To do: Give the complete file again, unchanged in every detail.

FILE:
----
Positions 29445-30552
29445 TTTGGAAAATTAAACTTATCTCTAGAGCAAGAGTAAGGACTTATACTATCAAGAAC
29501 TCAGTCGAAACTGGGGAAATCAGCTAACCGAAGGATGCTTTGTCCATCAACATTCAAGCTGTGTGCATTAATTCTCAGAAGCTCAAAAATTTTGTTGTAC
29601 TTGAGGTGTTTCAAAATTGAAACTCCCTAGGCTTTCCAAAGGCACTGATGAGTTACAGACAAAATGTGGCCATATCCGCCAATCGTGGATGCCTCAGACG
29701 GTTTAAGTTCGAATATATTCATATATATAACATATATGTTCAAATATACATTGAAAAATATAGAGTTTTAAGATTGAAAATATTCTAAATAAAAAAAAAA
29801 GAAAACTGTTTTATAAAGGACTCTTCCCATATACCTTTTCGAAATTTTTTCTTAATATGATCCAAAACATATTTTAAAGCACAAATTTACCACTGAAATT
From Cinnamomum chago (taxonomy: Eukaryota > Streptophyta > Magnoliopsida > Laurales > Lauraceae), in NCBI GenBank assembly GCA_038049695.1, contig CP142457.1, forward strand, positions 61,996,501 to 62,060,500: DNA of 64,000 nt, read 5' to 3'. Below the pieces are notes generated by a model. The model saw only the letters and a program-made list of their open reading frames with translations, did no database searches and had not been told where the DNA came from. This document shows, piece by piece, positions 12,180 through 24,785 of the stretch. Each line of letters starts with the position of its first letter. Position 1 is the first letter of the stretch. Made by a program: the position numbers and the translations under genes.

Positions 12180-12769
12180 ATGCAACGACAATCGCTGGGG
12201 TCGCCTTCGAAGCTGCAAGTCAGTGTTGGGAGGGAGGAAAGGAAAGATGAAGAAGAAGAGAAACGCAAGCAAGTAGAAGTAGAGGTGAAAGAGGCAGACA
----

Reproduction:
Positions 29445-30552
29445 TTTGGAAAATTAAACTTATCTCTAGAGCAAGAGTAAGGACTTATACTATCAAGAAC
29501 TCAGTCGAAACTGGGGAAATCAGCTAACCGAAGGATGCTTTGTCCATCAACATTCAAGCTGTGTGCATTAATTCTCAGAAGCTCAAAAATTTTGTTGTAC
29601 TTGAGGTGTTTCAAAATTGAAACTCCCTAGGCTTTCCAAAGGCACTGATGAGTTACAGACAAAATGTGGCCATATCCGCCAATCGTGGATGCCTCAGACG
29701 GTTTAAGTTCGAATATATTCATATATATAACATATATGTTCAAATATACATTGAAAAATATAGAGTTTTAAGATTGAAAATATTCTAAATAAAAAAAAAA
29801 GAAAACTGTTTTATAAAGGACTCTTCCCATATACCTTTTCGAAATTTTTTCTTAATATGATCCAAAACATATTTTAAAGCACAAATTTACCACTGAAATT
From Cinnamomum chago (taxonomy: Eukaryota > Streptophyta > Magnoliopsida > Laurales > Lauraceae), in NCBI GenBank assembly GCA_038049695.1, contig CP142457.1, forward strand, positions 61,996,501 to 62,060,500: DNA of 64,000 nt, read 5' to 3'. Below the pieces are notes generated by a model. The model saw only the letters and a program-made list of their open reading frames with translations, did no database searches and had not been told where the DNA came from. This document shows, piece by piece, positions 12,180 through 24,785 of the stretch. Each line of letters starts with the position of its first letter. Position 1 is the first letter of the stretch. Made by a program: the position numbers and the translations under genes.

Positions 12180-12769
12180 ATGCAACGACAATCGCTGGGG
12201 TCGCCTTCGAAGCTGCAAGTCAGTGTTGGGAGGGAGGAAAGGAAAGATGAAGAAGAAGAGAAACGCAAGCAAGTAGAAGTAGAGGTGAAAGAGGCAGACA